Sailor in Iran boat apology video appealing charges against him

In an August, 2015 file photo, Lt. David Nartker, right, assigned to Coastal Riverine Squadron (CRS) 3, talks with an Indonesian "Kopaska" Naval Special Forces member while practicing small boat tactics and maneuvers during Cooperation Afloat Readiness and Training (CARAT) Indonesia 2015.


By TARA COPP | STARS AND STRIPES Published: August 11, 2016

WASHINGTON — Lt. David Nartker, the commander of two U.S. patrol boats captured in January by Iran, will appeal his punishment for his role in the incident, the Navy confirmed Thursday.

Nartker was the most senior of the 10 sailors seized Jan. 12 along with their riverine command boats after the vessels crossed into Iran’s territorial waters in the Persian Gulf. During the sailors’ overnight detention, Nartker was filmed apologizing for the incident, among other images spread on Twitter and Iranian television for propaganda purposes.

However, the Navy has not said why Nartker is being punished or what punishment he is appealing.

U.S. Pacific Fleet in Hawaii has 30 days to review Nartker’s appeal, a defense official said on the condition of anonymity.

Lt. Cmdr. Jennifer Cragg, a spokeswoman for Navy Expeditionary Combat Command, which oversees the riverine boats, said the appeal could alter Nartker’s punishment

“Following [non-judicial proceedings] proceedings, members may appeal the findings to a higher authority. The appeal authority may set aside the punishment, decrease its severity, or deny the appeal, but may not increase the severity of the punishment. To comment any further on an ongoing process would be inappropriate,” Cragg said.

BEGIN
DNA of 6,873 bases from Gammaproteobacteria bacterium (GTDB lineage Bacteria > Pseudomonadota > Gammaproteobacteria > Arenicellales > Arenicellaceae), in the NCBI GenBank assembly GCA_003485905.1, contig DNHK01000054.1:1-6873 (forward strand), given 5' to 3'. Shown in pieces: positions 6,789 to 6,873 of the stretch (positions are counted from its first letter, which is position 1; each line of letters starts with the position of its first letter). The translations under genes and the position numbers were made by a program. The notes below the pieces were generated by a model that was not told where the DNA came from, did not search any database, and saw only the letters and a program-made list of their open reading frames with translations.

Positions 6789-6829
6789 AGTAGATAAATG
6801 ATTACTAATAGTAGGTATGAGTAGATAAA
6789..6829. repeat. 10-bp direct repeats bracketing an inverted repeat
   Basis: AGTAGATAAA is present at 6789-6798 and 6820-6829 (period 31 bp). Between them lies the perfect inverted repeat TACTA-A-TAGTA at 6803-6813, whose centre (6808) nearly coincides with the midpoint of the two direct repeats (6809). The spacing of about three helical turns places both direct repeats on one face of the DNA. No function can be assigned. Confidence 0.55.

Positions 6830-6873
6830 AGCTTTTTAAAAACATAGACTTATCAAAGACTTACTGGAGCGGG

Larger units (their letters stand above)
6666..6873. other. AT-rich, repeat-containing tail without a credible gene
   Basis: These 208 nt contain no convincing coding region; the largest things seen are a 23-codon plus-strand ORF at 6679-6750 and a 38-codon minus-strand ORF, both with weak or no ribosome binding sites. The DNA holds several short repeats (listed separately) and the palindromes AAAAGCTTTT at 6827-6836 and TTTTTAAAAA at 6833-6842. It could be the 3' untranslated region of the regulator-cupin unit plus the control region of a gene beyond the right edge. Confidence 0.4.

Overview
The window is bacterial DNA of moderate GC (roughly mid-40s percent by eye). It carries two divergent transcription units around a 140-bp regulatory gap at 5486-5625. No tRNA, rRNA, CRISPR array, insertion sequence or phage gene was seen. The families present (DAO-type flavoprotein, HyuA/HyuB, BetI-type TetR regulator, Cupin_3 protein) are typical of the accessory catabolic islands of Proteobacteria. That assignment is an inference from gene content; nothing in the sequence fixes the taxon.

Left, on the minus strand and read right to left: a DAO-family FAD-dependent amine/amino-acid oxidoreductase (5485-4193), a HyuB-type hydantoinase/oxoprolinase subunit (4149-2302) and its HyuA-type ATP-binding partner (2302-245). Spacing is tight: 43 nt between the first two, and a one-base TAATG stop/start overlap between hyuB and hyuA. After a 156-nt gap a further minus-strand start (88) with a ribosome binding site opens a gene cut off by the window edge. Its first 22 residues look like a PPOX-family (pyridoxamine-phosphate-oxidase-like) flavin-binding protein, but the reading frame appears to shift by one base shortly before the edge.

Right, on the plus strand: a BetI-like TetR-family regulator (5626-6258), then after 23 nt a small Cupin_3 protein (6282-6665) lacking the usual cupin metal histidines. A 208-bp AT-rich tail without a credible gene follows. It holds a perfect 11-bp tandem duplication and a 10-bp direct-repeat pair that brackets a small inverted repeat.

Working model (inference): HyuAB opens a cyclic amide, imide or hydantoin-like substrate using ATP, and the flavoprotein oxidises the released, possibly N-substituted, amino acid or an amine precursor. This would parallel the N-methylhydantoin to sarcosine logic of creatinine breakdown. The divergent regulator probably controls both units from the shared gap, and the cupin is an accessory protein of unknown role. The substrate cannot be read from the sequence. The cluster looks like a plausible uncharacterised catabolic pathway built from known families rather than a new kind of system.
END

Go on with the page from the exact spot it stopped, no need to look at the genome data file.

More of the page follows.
An investigation by the Navy into the incident was released June 30 and found a string of missteps led to the seizure, including the crews were not prepared for the mission, had recently failed navigation tests, did not have enough sleep and were using boats with broken equipment such as radios. The nine male sailors and one female sailor aboard the boats were detained overnight and interrogated by their Iranians captors.

On Aug. 4, Nartker and another sailor, who was not identified, appeared before Rear Adm. Frank Morneau, commander of the Navy Expeditionary Combat Command, to hear the charges against them, according to the defense official.

All charges were dropped against the unidentified sailor. However, Nartker was notified he would face punishment, which could include confinement to quarters, forfeiture of pay or a career-ending letter of reprimand.

The appearance before Morneau, known more commonly as a Captain’s Mast, is a way to discipline officers or enlisted personnel for minor infringements that would not require a court-martial, according to the Navy. Due to the high-profile nature of the incident, the hearings were elevated to an admiral, another defense official familiar with the hearings told Stars and Stripes.

The fallout from the incident has already resulted in the removal of the commodore and executive officer responsible for the vessels, Capt. Kyle Moses and Cmdr. Eric Rasch. A third officer in charge of the detachment in Kuwait, who was not named, was also relieved of command. Nine Navy personnel were considered for various levels of punishment, Cragg said.

In a statement provided to Stars and Stripes, Naval Expeditionary Combat Command outlined the completed hearings and the punishments levied to date:

  • Four Navy officers went to Admiral’s Mast. Two received punitive letters of reprimand for violating Article 90, disobedience of a superior commissioned officer, and Article 92, dereliction in the performance of duties, of the Uniform Code of Military Justice.
  • One Navy officer was found not guilty of violating Article 92 and accountability actions for the fourth Navy officer have not yet been completed.
  • Two enlisted personnel received a punitive letter of reprimand for violating Article 92.

Twitter: @TaraCopp